Hurricane season officially began June 1st for the Atlantic and the Gulf of Mexico, but the National Hurricane Center predicted it will likely be a tame one. Still, that hasn't stopped us from watching to see what is going on in the Gulf! As of now we're keeping an eye on a disturbance that has an 80% chance of developing into a tropical cyclone (read: become a named storm) over the next couple of days.
Of course, the first question is: "Will it have any impact on Mississippi?" The answer is highly likely that no, it will not have much of an impact on our area. This goes for whether or not the system gains a name.
The reason we won't see much action is because there's high pressure building in westward from the East Coast. Typically referred to as a "Bermuda High," this type of high pressure is semi-permanent throughout the summer months. Air over the ocean is typically cooler than the air over the land in the summer, allowing for sinking air which leads to high pressure roughly near Bermuda. In this case, that high pressure is back-building over the southeastern United States and is acting sort of like a shield for our area.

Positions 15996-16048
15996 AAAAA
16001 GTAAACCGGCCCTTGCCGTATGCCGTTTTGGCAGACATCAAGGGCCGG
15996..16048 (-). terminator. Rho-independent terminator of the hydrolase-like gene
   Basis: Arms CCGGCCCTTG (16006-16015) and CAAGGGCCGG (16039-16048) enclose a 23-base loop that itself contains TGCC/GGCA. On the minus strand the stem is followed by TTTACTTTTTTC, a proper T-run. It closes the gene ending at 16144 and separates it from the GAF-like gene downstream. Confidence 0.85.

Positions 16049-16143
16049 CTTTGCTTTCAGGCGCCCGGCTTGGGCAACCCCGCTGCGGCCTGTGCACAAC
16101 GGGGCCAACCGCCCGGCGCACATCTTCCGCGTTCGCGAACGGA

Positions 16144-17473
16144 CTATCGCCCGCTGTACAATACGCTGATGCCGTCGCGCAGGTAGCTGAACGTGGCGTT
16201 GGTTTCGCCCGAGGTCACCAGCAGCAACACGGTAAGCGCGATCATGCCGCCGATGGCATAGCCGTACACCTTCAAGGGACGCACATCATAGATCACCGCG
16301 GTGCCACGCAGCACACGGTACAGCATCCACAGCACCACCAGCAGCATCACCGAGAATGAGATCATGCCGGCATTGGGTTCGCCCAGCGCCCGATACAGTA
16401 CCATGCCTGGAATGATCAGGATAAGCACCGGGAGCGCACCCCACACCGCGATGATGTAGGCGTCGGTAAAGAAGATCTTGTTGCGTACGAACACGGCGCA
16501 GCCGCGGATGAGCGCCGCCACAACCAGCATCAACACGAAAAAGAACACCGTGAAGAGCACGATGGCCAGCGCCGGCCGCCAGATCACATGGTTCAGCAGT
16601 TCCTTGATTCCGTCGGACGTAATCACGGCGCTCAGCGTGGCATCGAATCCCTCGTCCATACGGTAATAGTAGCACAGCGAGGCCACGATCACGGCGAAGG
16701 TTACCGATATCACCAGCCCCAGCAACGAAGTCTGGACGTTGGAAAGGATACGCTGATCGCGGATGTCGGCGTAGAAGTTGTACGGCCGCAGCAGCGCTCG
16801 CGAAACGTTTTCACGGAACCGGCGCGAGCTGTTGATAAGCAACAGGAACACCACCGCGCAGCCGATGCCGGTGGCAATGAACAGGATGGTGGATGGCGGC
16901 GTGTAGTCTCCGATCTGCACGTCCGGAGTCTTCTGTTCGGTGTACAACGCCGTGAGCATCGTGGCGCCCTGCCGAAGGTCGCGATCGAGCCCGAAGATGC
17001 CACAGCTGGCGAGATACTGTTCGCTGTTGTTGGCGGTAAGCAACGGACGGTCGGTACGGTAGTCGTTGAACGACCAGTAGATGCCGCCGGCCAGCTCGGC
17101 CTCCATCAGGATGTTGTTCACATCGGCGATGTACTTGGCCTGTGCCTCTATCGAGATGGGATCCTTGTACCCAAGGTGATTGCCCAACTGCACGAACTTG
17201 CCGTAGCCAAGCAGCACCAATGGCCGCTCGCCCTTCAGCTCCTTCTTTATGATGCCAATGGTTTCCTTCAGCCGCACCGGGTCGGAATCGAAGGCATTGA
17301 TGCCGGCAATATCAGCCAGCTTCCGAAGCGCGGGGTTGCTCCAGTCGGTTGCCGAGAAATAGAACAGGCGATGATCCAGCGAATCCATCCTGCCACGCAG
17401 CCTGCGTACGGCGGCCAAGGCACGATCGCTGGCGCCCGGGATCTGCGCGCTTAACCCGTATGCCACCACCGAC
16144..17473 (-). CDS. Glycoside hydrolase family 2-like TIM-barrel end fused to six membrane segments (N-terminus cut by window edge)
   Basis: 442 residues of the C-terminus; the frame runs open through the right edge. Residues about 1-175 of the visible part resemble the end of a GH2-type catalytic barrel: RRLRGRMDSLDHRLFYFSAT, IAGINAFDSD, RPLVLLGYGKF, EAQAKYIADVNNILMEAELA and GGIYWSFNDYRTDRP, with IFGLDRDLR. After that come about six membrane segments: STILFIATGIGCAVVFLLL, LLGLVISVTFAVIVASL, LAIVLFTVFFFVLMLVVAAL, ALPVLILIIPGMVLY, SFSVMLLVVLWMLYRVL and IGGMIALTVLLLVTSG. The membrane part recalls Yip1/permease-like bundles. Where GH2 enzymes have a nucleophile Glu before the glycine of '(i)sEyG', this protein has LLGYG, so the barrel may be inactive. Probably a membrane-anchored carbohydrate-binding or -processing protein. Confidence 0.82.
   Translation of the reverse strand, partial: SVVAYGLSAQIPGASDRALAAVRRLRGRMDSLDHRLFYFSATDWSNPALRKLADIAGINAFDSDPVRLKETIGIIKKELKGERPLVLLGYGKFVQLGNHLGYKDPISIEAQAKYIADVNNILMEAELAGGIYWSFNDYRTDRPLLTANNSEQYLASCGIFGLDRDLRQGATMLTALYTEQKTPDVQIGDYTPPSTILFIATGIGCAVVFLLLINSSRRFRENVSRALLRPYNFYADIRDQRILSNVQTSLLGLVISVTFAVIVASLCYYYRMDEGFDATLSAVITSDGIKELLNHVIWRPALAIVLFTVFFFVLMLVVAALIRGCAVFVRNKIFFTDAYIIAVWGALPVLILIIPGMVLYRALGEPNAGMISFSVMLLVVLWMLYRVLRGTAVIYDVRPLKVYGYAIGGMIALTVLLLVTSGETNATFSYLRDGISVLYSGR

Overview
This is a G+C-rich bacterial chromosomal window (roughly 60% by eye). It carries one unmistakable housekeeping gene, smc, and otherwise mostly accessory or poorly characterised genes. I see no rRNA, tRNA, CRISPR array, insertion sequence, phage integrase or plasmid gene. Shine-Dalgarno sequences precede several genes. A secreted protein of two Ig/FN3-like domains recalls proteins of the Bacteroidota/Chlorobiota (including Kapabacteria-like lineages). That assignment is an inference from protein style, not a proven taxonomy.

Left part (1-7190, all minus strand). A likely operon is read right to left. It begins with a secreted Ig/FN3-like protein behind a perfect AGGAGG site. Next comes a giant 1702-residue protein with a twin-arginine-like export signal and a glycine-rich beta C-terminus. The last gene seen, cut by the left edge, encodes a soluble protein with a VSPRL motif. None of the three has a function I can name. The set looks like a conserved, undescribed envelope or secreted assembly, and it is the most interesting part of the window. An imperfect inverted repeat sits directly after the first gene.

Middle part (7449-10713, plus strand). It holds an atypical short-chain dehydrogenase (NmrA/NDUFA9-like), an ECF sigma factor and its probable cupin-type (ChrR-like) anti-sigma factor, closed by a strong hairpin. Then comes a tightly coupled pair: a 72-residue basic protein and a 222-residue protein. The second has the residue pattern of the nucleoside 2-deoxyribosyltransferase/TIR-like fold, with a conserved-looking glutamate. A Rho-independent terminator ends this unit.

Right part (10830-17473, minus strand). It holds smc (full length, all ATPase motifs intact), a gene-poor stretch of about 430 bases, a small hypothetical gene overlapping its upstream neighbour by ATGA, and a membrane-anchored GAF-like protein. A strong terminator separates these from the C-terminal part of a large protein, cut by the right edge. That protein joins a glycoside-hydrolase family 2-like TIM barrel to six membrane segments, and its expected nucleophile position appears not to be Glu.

So it does appear that the area of low pressure, whether or not it reaches tropical status, will divert to the west and mainly impact eastern Texas and possibly western Louisiana. The biggest issue will be heavy rain in coastal areas and some gusty winds. Here's an estimate of the amount of rainfall from now until early Wednesday morning, showing a bulls-eye of over 6" rain:
Notice the amount of rain expected for Mississippi in that time frame? It's barely anything. So even though there's a potentially tropical system in the Gulf, we likely won't have to deal with its impacts. We'll continue to keep an eye on it!
Meteorologist Julia Weiden